Jun 242015
 

For years, I have been trying to have regular physical exercise without much success. I tried to run or swim, but between the unpredictable weather, my travel schedules, and monthly cycles, it is hard to keep a daily practice. I also tried the 7MWC. It is fast, but so hard and painful it is challenging for me to keep up.

I took some Yoga class during graduate days, but for some reason never liked it. For many years, I considered Yoga not real exercise. Recently I started doing YogaStudio from my iPhone, since it had amazing reviews. It has 15min, 30min, or 60min readymade classes, focusing on different things at different levels. This is something I can reliably do daily either in the morning or at night (actually nice to do right before bed). At the beginning, my mind kept on wandering around, thinking about some research problems, family errands, the need to buy something or write an email. But recently I did the Yoga studio with a friend, and noticed her smooth and deep breathing. I tried to mimic her, and realized that the long and even breathing naturally keeps my mind focused and relaxed. It has been great, and I now bring my yoga mat even when I travel.

Another colleague mentioned that it is important to have some daily exercises that will get our heart rate to > 150 beats / min. I started practicing climbing stars, as it definitely jumps by heart rate. I often park at P4 and my office is at the 11th floor, so going up and down 15 floors is becoming a routine. I read from a book “Better Than Before” that the benefit of exercise doesn’t have to come from rigorous exercise, rather the basic movement of walking, stretching, wiggling, going up stairs could be most beneficial. This is definitely encouraging, so I am trying to keep these simple things when I have a min or so.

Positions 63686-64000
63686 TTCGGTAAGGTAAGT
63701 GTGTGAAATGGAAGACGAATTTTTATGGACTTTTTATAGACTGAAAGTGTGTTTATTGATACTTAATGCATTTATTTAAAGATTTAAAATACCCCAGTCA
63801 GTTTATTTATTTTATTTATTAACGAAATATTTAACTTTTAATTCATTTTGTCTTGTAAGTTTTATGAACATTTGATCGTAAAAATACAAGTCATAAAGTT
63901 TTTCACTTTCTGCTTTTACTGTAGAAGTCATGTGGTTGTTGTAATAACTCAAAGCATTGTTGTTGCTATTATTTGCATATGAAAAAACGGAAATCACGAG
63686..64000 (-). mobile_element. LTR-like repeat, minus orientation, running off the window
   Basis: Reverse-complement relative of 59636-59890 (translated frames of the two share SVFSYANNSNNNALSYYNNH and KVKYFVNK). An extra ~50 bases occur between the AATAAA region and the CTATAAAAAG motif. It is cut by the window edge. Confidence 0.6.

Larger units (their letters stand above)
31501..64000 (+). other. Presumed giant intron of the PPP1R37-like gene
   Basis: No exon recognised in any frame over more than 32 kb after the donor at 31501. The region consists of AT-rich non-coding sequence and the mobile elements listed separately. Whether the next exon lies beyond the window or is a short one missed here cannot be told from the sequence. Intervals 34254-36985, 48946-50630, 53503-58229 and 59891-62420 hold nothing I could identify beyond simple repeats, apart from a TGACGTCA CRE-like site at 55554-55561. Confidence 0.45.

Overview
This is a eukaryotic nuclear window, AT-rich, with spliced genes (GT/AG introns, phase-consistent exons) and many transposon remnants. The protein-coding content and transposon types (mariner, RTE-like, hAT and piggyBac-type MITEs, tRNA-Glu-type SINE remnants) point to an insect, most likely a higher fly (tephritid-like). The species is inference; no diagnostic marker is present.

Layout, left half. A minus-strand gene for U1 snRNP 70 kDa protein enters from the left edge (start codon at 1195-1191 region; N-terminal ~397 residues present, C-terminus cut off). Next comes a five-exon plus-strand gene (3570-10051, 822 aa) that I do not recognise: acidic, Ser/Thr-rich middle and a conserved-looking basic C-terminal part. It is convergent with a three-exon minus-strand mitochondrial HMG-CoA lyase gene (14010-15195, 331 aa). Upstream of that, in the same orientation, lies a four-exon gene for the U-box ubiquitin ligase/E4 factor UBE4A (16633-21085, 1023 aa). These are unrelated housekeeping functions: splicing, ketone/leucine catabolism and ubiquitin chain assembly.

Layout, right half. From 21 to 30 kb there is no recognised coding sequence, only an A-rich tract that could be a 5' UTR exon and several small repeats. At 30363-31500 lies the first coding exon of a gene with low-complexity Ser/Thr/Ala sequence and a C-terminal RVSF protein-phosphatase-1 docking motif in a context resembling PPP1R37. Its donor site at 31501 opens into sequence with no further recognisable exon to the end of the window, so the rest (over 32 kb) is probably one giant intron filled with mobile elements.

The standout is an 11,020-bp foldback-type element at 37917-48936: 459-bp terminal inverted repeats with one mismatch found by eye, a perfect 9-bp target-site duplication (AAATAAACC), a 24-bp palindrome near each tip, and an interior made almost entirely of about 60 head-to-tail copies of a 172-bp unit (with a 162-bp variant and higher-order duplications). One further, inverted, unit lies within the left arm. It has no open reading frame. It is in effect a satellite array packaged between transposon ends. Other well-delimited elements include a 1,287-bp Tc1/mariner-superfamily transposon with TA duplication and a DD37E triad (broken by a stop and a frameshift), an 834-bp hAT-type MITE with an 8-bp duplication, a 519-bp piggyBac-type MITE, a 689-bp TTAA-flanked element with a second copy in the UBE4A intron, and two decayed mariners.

P.S. Learning that a lot of the successful colleagues that I admire, e.g. Bing Ren, Terry Speed, Peter Jones, routinely run, I am trying to give running another try. I am surprised to find that after my recent stair exercises, getting back into running is not that painful.

Jun 102015
 

Recently I noticed something. For a popular software tool that handles big data, like RMA, BWA, DESeq, or MACS2, the community usually gives it enough credit, because users often cite these tools in their studies. However, for web database resources that people can quickly look up, they are often extremely widely used and yet not get enough credit from citation. Examples include: UCSC genome browser, CBioPortal, and BioGPS. They provide user-friendly visualization of public data, so people can refine their hypothesis or check things quickly. Unfortunately these tools (unless bundled with another biological study), rarely get published well beyond NAR. However, in terms of their value to the scientific community, how are they not as good as a Cell Resource paper? I hope the community will consider the number of visits / queries in evaluating the value of such web resources, instead of their published journals and citations by others.